few-shot-learning genetic-algorithm graph-cut hyperspectral
imitation-learning inpainting k-means layers
localization machine-learning medical meta-learning
motion-detection multi-agent multi-task multi-task-learning
multiple-sclerosis network-compression network-pruning neural-network
one-shot-segmentation optimization pedestrian-detection point-cloud
pruning-acceleration reinforcement remote-sensing representation-learning
segmentation self-supervised semi-supervised sequence
shape-analysis siamese surveillance survey
synthesis tractography tractometry traffic
transfer-learning transformer unsupervised video-analysis
weakly-supervised white-matter


NOTE: the essentials tags is used for any paper considered as being a “must-read”.

For further information about Jekyll’s syntax, visit the documentation page. However, note that Jekyll’s syntax may change in newer versions, and the site’s version is freezed. Hence, although Liquid tags could be used for links, for example, plain old links are used to avoid issues building the site.

You can preview your post while you write it ; see the next section about this.\

  1. Make a new branch, commit your file and push your branch.
  2. Create a pull request on the repo’s github page.
  3. Add reviewers: everyone that you think are knowledgeable about the subject or simply would be interested in your review.
  4. When every reviewer approved your branch, merge your branch and delete it.

How to preview your post locally

This site is built around Jekyll. Jekyll takes all the markdown files and generates a static html website.

  1. Install Ruby using rbenv. Don’t use apt-get since its version of Ruby is too old.
  2. Install bundler by running : gem install bundler:2.1.4.
  3. Go where you cloned the VITAL literature review repository and run : bundle install. This will install the dependencies for our Jekyll site.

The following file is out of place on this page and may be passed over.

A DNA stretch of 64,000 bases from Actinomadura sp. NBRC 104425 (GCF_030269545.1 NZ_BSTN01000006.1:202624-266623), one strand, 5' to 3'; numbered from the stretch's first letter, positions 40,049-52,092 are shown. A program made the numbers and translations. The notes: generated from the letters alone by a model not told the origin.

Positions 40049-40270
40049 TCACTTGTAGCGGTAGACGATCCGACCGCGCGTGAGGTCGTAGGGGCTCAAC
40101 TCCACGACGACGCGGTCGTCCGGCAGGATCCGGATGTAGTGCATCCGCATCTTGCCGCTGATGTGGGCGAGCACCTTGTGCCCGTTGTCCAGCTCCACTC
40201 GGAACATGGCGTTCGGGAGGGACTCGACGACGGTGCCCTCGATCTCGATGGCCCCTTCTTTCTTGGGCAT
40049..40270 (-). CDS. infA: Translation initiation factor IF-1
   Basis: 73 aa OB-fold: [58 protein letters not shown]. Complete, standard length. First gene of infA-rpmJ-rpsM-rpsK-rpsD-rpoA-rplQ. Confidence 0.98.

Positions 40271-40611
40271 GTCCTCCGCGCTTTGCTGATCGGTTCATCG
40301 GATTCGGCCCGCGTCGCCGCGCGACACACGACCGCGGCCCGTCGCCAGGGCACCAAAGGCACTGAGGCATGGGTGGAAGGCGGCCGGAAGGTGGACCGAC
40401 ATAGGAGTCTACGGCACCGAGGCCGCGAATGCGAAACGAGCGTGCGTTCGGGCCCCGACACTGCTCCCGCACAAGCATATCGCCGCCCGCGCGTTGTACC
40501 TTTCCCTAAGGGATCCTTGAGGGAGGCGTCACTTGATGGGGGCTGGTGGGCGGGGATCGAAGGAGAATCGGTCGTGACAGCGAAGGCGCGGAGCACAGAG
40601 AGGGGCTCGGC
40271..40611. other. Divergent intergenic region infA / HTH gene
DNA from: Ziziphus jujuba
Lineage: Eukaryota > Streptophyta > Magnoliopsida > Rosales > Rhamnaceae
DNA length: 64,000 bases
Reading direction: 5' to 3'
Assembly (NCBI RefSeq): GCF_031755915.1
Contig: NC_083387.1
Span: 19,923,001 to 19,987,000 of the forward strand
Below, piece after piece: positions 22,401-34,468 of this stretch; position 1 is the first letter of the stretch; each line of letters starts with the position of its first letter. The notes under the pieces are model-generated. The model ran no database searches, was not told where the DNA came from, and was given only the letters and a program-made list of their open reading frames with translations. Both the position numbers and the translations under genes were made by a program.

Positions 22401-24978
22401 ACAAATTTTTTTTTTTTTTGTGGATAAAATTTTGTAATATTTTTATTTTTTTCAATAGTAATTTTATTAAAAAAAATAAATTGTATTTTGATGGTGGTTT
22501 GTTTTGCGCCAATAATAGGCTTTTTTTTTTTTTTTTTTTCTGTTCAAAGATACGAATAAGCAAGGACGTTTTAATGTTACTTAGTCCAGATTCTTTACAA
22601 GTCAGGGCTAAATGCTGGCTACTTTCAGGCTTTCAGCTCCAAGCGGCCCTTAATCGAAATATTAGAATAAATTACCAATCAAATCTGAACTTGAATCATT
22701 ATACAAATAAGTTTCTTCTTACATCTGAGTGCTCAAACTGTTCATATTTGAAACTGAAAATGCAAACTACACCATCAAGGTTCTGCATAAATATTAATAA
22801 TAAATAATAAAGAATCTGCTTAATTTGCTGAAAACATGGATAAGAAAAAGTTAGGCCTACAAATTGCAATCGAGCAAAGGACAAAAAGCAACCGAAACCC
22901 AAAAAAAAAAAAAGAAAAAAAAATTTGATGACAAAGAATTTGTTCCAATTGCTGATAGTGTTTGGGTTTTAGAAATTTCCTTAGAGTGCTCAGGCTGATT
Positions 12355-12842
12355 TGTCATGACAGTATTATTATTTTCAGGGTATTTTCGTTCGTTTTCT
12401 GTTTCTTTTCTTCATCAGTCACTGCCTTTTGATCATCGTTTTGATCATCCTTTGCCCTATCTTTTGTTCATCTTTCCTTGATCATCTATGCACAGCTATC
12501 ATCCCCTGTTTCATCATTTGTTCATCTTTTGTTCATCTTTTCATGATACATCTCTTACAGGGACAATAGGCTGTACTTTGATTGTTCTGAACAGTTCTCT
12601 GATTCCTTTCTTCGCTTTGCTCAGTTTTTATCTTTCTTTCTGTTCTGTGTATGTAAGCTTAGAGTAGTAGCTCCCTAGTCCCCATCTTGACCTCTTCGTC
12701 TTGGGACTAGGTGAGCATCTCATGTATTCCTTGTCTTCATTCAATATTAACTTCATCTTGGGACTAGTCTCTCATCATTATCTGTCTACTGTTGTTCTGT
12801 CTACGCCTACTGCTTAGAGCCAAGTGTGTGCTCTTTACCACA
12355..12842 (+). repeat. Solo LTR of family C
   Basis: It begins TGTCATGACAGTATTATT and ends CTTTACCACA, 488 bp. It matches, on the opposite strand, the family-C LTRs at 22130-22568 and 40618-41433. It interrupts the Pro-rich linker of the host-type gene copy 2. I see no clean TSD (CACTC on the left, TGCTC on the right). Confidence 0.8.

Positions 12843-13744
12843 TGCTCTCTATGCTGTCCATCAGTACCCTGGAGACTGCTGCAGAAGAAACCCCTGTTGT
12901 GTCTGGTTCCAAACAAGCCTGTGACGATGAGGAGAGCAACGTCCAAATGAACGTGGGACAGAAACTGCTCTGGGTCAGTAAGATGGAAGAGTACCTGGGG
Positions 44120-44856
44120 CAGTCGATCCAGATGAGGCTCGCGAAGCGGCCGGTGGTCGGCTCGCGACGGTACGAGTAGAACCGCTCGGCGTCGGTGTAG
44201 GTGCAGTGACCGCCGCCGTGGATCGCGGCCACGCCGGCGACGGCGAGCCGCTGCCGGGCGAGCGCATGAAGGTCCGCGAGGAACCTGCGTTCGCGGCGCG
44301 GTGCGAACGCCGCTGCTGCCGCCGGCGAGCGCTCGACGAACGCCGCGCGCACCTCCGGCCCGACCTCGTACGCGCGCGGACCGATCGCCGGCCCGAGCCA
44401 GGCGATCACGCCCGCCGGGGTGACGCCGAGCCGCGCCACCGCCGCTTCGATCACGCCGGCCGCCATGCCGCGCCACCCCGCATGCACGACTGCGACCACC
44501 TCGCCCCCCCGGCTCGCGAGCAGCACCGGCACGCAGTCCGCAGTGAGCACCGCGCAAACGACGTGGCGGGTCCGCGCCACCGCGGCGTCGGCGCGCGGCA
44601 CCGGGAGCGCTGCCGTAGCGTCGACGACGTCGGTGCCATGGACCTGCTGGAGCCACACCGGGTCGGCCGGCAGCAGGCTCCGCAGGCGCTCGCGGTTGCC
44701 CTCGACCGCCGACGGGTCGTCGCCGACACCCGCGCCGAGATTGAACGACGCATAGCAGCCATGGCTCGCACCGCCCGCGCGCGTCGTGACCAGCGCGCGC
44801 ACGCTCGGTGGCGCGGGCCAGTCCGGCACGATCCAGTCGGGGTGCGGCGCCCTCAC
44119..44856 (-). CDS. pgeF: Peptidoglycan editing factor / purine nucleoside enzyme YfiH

4. Run a local webserver using : bundle exec jekyll serve.
  5. Access the site locally at : http://127.0.0.1:4000/

Note that the site is automatically rebuilt when a file has been modified.

Troubleshooting

Running bundle install or bundle exec jekyll serve does not work

If you previously installed a version of this repo and it now does not work, you may have a version mismatch. To clean and reinstall, try to comment all gems specification in Gemfile and then run

$ bundle clean --force

then uncomment your changes in Gemfile and run

$ bundle install

If that does not resolve your problem, you may have a tooling version mismatch. The error messages following bundle install should provide some information. Otherwise, do not hesitate to create an issue on Github or leave a message of the VITAL slack to get some help.

Running bundle install has modified Gemfile.lock

This is likely happening because you don’t have Ruby 2.7.1. Confirm by running git diff. If you see something like this:

 RUBY VERSION
-   ruby 2.7.1
+   ruby 2.4.0p0

it confirms that you need to upgrade ruby. To do so, run the following commands:

rbenv install 2.7.1
rbenv global 2.7.1
rbenv uninstall 2.4.0  # you can uninstall the old version
gem install bundler:2.1.4  # need to install bundler after upgrading ruby
bundle install

After this, there shouldn’t be changes on Gemfile.lock.